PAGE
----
N Scale: These are 10-12mm figs. On the upside, they are pretty affordable and model railroad scenery is the same scale and thus provides ready terrain for the tabletop. I have not been able to find much in this scale for the Korean War though.

15mm: This is the scale we’ve been playing Blitzkrieg Commander. This can be advantageous if we go with the Korean War, as a lot of the equipment for the two conflicts is the same so we could get some double duty out of the figs. There’s also a new company from New Zealand called Flashpoint doing a nice range of Vietnam War minis if we go that route.

20mm: This is a scale I’ve never collected before but it has one big advantage in that 20mm figs match well with 1/72 scale plastic model kits. That means that hundreds of kits from model companies become useable and it’s likely that just about any vehicle we could want exists in someone’s catalog. I’ve also discovered a nice range of Korean War Chinese from the Platoon20 line.

I will continue to dig and ponder, though realistically this is going to have to wait until March at the earliest anyway. We’re heading off to NY ComicCon this week and many projects are demanding my attention. Perhaps by April or May though hordes of Chinese will be ready to assault the Chosin Reservoir.

Quote of the Day

I was watching an interview with James Cromwell this morning. He’s the great character actor who nailed the Dudley Smith role in LA Confidential. He’s also a fire-breathing lefty of the old school, which I appreciate. Peter Bart of Variety asked him if he read the critics and Cromwell said no. When asked why, he quipped, “Did ever a dog praise its fleas?” I am amused.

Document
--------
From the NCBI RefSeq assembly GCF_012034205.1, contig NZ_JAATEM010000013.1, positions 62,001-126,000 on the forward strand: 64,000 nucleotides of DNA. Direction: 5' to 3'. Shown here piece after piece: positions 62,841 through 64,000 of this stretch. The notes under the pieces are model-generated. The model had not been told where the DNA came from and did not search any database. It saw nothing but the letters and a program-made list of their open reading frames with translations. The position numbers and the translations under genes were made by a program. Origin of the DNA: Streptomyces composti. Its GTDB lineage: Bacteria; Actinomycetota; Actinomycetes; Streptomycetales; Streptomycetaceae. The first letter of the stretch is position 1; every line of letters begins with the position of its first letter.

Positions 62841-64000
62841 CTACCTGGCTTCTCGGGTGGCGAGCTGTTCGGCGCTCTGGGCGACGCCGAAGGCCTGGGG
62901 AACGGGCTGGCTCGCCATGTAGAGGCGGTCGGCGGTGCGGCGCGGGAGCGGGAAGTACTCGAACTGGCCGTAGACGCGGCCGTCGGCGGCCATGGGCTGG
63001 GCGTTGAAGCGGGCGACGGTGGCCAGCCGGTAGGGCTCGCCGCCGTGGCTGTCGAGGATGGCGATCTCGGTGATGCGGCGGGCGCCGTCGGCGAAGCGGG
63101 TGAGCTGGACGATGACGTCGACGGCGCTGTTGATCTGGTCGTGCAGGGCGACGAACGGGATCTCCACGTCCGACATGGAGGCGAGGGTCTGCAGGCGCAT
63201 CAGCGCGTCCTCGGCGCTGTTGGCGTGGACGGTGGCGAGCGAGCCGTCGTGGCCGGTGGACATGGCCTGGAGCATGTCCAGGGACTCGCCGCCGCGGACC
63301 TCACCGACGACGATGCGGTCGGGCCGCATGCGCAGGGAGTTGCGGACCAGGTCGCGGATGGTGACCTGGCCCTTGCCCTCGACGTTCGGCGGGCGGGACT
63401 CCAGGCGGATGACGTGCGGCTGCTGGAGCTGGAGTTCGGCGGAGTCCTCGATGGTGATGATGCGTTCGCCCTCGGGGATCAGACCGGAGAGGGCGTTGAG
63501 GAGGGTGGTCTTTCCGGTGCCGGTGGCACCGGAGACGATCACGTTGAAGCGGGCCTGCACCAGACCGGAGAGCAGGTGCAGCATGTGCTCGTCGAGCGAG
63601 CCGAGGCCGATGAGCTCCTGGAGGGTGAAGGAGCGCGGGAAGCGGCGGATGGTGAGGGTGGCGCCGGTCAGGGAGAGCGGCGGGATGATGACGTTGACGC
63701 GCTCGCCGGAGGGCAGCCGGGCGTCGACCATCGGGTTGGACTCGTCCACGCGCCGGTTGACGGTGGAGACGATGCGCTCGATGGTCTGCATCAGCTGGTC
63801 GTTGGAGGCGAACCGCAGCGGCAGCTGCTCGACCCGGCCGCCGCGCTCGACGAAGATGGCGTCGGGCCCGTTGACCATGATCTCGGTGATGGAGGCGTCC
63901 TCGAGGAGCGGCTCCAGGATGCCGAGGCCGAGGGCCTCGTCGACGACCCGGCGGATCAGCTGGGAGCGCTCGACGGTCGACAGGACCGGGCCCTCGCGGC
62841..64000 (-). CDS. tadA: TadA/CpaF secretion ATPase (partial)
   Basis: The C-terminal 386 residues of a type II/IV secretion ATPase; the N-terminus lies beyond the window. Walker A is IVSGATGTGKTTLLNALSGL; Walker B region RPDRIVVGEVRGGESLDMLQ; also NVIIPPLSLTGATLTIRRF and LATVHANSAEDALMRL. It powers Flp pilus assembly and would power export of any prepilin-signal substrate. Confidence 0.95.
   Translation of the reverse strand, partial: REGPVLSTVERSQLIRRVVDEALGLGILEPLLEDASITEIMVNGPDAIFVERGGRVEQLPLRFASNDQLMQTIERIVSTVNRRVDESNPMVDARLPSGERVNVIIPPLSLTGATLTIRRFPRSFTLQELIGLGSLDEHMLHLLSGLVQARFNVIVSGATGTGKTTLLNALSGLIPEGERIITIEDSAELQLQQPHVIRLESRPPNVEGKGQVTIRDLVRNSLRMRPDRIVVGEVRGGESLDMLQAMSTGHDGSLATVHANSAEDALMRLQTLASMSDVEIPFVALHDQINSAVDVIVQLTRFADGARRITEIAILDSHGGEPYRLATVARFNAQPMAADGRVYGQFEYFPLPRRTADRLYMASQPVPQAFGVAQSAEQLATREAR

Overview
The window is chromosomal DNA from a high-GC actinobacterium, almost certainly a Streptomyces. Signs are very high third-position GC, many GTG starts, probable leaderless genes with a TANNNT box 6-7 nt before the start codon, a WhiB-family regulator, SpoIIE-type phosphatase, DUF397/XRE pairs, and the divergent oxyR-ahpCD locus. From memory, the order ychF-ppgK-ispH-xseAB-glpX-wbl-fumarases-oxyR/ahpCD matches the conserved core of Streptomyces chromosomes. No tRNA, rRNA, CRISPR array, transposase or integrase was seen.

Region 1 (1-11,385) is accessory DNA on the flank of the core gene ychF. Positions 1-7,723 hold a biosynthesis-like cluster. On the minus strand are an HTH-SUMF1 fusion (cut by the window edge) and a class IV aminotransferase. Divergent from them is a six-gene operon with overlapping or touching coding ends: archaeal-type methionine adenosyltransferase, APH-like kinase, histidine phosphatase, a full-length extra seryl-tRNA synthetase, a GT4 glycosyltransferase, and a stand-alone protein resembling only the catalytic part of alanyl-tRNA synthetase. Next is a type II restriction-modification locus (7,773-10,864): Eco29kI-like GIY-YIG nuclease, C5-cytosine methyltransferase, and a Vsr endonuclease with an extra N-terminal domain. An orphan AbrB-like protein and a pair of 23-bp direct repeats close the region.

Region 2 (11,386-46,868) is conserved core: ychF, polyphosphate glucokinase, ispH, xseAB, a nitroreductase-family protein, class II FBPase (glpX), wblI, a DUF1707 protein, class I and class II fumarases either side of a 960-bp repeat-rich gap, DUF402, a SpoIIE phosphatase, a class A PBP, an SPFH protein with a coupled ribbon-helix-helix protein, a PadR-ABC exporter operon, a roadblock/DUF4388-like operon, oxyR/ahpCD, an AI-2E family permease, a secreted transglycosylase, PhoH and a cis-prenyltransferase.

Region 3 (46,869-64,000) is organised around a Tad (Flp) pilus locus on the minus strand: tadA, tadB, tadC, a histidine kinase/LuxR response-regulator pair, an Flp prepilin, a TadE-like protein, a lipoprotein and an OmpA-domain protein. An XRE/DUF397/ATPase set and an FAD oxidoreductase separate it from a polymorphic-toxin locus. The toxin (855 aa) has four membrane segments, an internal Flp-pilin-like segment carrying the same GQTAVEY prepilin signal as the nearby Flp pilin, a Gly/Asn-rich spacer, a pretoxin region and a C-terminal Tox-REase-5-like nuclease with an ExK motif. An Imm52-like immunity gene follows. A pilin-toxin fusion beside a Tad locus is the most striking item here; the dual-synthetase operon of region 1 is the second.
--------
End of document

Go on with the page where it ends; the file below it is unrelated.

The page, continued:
Designing New Editions

When you sit down to design any game, one of the first questions you want to answer is, “Who is the target audience?” This is doubly true when you are starting work on a new edition. Most new editions choose one of these two options:

1) The game is for newbies.

2) The game is for the entrenched fanbase.

So basically, are you trying to attract new players or are you trying to please your existing fans? Now obviously you have some room to move here, but this fundamental choice is going to affect everything about the game. When I was designing the second edition of WFRP, making the game attractive and easily accessible to new players was my most important design goal. That’s why I considered it crucial to make character creation fast and simply, keep the entire game less than 300 pages, avoid overly complicated rules, and limit the setting info to the Empire. I’ve been reading Ars Magica, Fifth Edition lately (because Nicole is starting a game) and it takes the opposite approach. The design choices seem to be made for longtime fans first and foremost. This is good in some ways, because you have plenty of choice, but not so good in others, because character creation has so many options that it takes a lot longer than it used to. Generally speaking, many things that used to be simpler now have more comprehensive and thus more complicated systems.